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Univ. of San Diego School of Law

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Thursday, August 22, 2013

"In California, a Champion for Police Cameras"

From the New York Times:

Rialto has become the poster city for this high-tech measure intended to police the police since a federal judge last week applauded its officer camera program in theruling that declared New York’s stop-and-frisk program unconstitutional. Rialto is one of the few places where theimpact of the cameras has been studied systematically.

In the first year after the cameras were introduced here in February 2012, the number of complaints filed against officers fell by 88 percent compared with the previous 12 months. Use of force by officers fell by almost 60 percent over the same period.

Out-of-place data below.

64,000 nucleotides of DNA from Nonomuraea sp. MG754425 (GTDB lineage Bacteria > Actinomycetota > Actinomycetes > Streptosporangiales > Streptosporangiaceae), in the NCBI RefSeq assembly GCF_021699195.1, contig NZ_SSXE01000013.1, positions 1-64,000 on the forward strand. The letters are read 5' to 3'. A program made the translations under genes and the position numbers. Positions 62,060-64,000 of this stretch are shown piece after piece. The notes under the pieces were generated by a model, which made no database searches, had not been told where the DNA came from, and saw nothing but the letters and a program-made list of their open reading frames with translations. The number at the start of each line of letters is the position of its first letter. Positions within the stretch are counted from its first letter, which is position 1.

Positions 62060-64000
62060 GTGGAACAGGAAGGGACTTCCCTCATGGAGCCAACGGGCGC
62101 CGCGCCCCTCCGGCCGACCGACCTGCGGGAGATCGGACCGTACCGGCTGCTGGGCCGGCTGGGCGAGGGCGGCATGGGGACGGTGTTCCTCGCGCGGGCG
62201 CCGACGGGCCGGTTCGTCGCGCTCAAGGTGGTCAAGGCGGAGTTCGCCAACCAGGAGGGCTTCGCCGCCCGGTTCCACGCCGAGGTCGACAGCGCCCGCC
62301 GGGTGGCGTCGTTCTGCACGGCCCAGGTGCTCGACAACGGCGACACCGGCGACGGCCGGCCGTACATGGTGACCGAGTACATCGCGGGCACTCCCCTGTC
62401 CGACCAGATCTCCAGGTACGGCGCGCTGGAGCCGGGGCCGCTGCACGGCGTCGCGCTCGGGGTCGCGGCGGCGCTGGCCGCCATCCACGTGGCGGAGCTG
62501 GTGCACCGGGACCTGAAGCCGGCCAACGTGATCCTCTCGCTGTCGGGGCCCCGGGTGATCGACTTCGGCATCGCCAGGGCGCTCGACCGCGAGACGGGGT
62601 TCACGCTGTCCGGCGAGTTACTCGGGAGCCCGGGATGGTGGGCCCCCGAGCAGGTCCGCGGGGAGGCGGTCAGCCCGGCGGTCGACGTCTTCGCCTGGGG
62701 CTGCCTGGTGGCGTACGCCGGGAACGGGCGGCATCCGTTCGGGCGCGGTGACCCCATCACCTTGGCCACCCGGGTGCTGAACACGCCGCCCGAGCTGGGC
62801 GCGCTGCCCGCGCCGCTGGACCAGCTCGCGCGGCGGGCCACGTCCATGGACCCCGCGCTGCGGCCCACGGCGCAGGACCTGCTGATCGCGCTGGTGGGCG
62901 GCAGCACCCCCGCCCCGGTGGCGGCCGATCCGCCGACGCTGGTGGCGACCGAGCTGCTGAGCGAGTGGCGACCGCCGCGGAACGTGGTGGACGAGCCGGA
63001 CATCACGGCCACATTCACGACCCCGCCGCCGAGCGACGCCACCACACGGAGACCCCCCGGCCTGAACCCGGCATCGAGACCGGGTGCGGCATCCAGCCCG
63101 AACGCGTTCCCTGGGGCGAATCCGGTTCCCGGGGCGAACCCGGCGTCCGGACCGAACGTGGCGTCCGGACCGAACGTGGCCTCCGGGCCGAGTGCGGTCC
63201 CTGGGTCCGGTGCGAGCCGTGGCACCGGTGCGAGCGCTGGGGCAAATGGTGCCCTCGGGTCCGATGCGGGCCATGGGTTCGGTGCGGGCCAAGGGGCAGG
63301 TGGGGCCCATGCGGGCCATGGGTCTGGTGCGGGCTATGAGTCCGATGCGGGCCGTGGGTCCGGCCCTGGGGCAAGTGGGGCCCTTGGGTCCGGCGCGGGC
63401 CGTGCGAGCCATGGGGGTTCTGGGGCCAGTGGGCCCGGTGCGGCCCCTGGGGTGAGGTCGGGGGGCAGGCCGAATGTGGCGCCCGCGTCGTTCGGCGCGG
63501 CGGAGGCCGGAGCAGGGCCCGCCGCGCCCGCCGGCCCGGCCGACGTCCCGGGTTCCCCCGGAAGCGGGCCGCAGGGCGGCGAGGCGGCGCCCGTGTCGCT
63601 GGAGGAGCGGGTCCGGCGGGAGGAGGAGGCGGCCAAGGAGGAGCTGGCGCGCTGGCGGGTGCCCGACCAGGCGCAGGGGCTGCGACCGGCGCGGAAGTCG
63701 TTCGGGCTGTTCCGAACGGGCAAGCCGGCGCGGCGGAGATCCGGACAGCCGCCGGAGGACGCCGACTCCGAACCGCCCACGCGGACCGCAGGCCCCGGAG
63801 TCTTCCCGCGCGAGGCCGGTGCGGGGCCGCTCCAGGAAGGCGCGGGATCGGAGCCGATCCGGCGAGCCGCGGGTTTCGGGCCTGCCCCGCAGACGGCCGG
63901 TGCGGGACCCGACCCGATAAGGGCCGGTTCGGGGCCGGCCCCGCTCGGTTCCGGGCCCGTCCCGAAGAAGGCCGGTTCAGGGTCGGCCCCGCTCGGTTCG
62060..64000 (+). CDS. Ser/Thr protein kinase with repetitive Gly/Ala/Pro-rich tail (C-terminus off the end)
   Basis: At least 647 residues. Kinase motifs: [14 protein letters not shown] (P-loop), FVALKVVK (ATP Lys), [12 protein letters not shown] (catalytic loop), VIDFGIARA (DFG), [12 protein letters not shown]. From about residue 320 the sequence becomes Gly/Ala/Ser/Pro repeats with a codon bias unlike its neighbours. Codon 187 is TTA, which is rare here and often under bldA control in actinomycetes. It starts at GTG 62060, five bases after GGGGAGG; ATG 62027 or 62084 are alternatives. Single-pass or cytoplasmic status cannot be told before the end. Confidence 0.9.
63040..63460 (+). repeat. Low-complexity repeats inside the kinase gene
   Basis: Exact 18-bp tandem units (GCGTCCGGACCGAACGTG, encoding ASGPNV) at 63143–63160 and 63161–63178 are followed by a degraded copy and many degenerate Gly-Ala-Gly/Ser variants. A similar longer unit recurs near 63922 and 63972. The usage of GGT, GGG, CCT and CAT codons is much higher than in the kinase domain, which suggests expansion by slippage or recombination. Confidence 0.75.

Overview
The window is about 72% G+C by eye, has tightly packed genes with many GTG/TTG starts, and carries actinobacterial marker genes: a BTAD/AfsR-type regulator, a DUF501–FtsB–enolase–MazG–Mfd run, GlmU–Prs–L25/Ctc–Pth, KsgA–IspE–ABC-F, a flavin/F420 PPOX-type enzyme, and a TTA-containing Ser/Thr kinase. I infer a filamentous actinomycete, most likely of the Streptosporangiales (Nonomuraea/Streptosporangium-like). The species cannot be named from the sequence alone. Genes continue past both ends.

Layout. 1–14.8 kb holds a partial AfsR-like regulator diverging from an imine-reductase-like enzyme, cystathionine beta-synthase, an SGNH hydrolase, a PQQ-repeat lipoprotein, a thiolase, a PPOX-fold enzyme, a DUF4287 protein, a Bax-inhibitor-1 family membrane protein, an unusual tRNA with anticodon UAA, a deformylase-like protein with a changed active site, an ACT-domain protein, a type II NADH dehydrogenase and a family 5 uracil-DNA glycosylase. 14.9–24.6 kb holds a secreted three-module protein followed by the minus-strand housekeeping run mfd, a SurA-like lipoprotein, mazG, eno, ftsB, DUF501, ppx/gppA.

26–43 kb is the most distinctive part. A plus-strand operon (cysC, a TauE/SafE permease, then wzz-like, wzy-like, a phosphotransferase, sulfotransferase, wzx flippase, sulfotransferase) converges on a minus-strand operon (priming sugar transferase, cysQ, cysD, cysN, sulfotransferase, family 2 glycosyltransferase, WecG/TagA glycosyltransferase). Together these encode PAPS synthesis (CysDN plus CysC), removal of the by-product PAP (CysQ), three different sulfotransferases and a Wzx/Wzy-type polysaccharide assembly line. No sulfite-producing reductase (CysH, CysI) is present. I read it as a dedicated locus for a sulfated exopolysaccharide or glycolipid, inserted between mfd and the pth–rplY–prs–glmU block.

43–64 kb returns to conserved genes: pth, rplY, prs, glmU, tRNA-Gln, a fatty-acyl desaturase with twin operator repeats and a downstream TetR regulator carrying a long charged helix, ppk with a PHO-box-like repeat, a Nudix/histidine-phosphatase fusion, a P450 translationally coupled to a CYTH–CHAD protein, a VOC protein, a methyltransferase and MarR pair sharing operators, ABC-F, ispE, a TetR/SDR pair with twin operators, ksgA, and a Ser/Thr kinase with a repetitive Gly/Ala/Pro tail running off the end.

. . .

William A. Farrar, the Rialto police chief, believes the cameras may offer more benefits than merely reduced complaints against his force: the department is now trying to determine whether having video evidence in court has also led to more convictions.

. . .

“When you put a camera on a police officer, they tend to behave a little better, follow the rules a little better,” Chief Farrar said. “And if a citizen knows the officer is wearing a camera, chances are the citizen will behave a little better.”

 

http://lawprofessors.typepad.com/crimprof_blog/2013/08/in-california-a-champion-for-police-cameras.html

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Comments

Well, it does seem like a good idea. It'd be interesting to see if both the police and citizens do behave better. In a similar vein, have you read this article in Atlantic Cities on how Speed cameras are being strongly opposed? Its a good read- http://www.theatlanticcities.com/commute/2013/08/how-speed-cameras-brought-one-ohio-village-standstill/6645/

Posted by: Andrew Cornick | Aug 23, 2013 9:59:30 PM

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